Fine Weather - Cremation in Japan - The Governor of Tokiyo - An Awkward Question - An Insignificant Building - Economy in Funeral Expenses - Simplicity of the Cremation Process - The Last of Japan.

H. B. M.'s LEGATION, YEDO, December 18.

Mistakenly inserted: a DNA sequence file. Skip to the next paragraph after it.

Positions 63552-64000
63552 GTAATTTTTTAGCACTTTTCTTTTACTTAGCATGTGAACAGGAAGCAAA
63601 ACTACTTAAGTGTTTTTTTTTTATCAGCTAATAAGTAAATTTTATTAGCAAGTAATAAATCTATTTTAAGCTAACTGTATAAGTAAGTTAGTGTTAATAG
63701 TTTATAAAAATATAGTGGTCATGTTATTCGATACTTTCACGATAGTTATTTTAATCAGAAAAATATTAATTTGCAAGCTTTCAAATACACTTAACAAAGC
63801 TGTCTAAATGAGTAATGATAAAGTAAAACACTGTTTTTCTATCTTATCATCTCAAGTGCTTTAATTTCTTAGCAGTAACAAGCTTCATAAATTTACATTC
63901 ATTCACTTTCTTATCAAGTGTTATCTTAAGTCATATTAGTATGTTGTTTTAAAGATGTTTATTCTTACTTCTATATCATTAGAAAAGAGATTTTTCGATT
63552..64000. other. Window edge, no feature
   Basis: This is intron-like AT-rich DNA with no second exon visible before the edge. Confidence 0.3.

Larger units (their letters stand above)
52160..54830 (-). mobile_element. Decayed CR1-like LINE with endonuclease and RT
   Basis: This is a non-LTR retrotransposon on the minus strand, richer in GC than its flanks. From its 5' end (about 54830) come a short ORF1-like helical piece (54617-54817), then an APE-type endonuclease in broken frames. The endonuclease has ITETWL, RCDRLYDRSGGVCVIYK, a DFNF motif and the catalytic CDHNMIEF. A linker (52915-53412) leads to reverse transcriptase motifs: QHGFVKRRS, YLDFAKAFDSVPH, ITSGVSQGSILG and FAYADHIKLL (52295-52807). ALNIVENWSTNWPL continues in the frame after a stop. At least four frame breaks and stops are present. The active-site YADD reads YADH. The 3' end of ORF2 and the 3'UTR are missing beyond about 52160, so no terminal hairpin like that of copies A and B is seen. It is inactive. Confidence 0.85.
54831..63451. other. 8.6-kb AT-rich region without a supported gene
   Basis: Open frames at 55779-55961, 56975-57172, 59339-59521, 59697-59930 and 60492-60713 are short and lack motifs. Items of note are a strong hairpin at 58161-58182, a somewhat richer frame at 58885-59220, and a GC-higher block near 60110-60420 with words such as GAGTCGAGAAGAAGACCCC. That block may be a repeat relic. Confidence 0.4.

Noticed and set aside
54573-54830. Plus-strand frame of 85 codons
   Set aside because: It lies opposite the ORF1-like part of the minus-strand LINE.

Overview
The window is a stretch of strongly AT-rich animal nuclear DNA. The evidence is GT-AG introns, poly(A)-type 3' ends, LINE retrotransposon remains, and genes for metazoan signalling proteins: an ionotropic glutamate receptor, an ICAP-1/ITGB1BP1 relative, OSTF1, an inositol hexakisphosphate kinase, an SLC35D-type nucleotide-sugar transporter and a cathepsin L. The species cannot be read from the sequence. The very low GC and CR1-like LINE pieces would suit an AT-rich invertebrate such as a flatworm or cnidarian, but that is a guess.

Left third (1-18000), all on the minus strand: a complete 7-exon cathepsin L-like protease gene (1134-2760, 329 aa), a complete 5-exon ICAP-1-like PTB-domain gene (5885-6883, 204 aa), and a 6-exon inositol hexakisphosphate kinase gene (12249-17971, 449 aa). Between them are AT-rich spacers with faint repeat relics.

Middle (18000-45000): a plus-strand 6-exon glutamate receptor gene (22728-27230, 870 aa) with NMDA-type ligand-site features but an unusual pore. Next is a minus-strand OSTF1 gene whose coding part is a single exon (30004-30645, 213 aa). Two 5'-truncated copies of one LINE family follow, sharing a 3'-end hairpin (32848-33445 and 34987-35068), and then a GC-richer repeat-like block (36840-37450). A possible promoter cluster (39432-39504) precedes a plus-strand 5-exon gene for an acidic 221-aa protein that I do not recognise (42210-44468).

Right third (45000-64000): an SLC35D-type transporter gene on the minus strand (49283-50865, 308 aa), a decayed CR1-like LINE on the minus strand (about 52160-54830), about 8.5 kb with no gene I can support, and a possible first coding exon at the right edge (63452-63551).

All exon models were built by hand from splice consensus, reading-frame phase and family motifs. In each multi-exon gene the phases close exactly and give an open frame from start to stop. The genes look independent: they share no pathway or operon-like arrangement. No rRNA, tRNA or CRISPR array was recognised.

I have spent the last ten days here, in settled fine weather, such as should have begun two months ago if the climate had behaved as it ought. The time has flown by in excursions, shopping, select little dinner-parties, farewell calls, and visits made with Mr. Chamberlain to the famous groves and temples of Ikegami, where the Buddhist bishop and priests entertained us in one of the guest- rooms, and to Enoshima and Kamakura, "vulgar" resorts which nothing can vulgarise so long as Fujisan towers above them.